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According to the Wikipedia page on the Standard Model, the Higgs field interact with fermions through a Yukawa interaction coupling only left to right chiralities. What is the reason for that? Is that the case with all Yukawa couplings?

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    $\begingroup$ Incidentally, Wikipedia's articles on the Standard Model are in serious need of attention, if anybody would care to volunteer. $\endgroup$ – Harry Johnston Nov 23 '11 at 4:05
  • $\begingroup$ As always, Ron Maimon's answer is perfect. I would like to add that the fact that it is a coincidence that the Higgs doesn't couple to same chirality fermions in the standard model corresponds to the lepton number accidental symmetry of the standard model. The non-renormalizable term that Ron Maimon eluded to evidently breaks this accidental symmetry (i.e., steps out of the coincidental situation of the standard model) and the lepton number is no longer conserved. $\endgroup$ – Dvij Mankad Jul 8 at 5:28
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It is because once the Higgs couples two Weyl fermions together, they become the two chiralities of a massive charged fermion. The standard 4-component spinor formalism disguises how natural this coupling is because it makes every fermion into a Dirac fermion, and projects out the unphysical states at every vertex. If you don't do that, if you only include the 2 spinor corresponding to each physical field, the Higgs coupling is extremely natural: it is the most general renormalizable gauge-invariant coupling of an SU(2) doublet Higgs with hypercharge 1/2 (in one usual normalization) to chiral Weyl 2-spinors.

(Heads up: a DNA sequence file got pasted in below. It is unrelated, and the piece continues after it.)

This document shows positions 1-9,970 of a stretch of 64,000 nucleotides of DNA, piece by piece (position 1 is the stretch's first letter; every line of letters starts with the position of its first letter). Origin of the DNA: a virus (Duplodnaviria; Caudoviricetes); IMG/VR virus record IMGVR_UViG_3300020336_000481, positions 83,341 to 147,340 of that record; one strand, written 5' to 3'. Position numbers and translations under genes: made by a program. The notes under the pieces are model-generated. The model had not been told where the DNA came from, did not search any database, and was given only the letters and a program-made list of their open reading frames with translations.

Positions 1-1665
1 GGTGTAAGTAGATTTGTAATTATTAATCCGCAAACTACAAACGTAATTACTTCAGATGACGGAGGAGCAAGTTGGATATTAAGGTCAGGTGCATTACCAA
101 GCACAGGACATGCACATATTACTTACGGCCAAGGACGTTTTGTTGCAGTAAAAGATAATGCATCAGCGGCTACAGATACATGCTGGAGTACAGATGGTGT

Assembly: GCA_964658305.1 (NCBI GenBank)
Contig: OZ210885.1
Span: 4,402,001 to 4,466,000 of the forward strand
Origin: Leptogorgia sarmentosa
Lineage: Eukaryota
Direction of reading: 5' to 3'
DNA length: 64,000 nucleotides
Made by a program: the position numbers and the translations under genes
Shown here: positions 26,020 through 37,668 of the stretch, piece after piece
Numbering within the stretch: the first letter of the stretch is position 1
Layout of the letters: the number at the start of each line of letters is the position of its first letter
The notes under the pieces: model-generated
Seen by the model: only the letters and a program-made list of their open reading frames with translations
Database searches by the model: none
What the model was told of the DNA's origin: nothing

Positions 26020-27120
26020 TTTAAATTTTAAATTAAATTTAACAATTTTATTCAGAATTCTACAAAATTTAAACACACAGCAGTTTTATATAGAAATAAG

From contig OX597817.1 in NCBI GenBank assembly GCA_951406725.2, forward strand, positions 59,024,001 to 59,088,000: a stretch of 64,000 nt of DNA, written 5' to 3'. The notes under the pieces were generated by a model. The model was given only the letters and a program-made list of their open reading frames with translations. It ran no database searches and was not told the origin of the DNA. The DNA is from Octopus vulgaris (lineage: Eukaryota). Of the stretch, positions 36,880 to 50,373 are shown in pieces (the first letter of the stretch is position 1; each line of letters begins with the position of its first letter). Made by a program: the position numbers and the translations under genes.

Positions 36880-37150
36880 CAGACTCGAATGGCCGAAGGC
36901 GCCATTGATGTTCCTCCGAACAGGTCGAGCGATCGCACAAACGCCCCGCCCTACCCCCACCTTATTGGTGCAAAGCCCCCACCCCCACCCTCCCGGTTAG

You can think of a Yukawa coupling as a mass term with a scalar field taking the role of the mass. The mass term for a charged fermion has to be of Dirac type, because it must be invariant under phase rotations, and only the term $\bar\psi\psi$ is invariant. This means that Higgs fields will always couple opposite chiralities of charged massive fermions, i.e. everything in the standard model that couples to the Higgs.

To see a situation where the coupling is for one chirality only, consider the nonrenormalizable two-Higgs two lepton interaction:

$$ H H L L $$

Where L is the SU(2) doublet left-handed lepton field, H is the Higgs field, also an SU(2) doublet, and each L's SU(2) index is contracted with one of the H's SU(2) index using the SU(2) epsilon tensor, and the L's Lorentz indices are contracted with each other using the space-time epsilon tensor (in 2 index formalism). This nonrenormalizable term becomes a neutrino Majorana mass, and it is suppressed by a large scale, but it is the right order of magnitude to explain the majorana masses.

In this case, the two-Higgs field is coupled to a single chirality. The allowed couplings are always determined by matching all the SU(2),SU(3) and Lorentz indices together in a 2-spinor formalism, and it becomes the chirality restriction only by coincidence in the standard model.

If you had a fundamental SU(2) symmetric tensor Higgs field T (it would be the SU(2) "spin 1" representation, not spin 1/2) with twice the hypercharge of the standard model Higgs, it could give neutrinos a Majorana mass with renormalizable Yukawa couplings, just by replacing $HH$ with $T$ above, and contracting the indices the same way.

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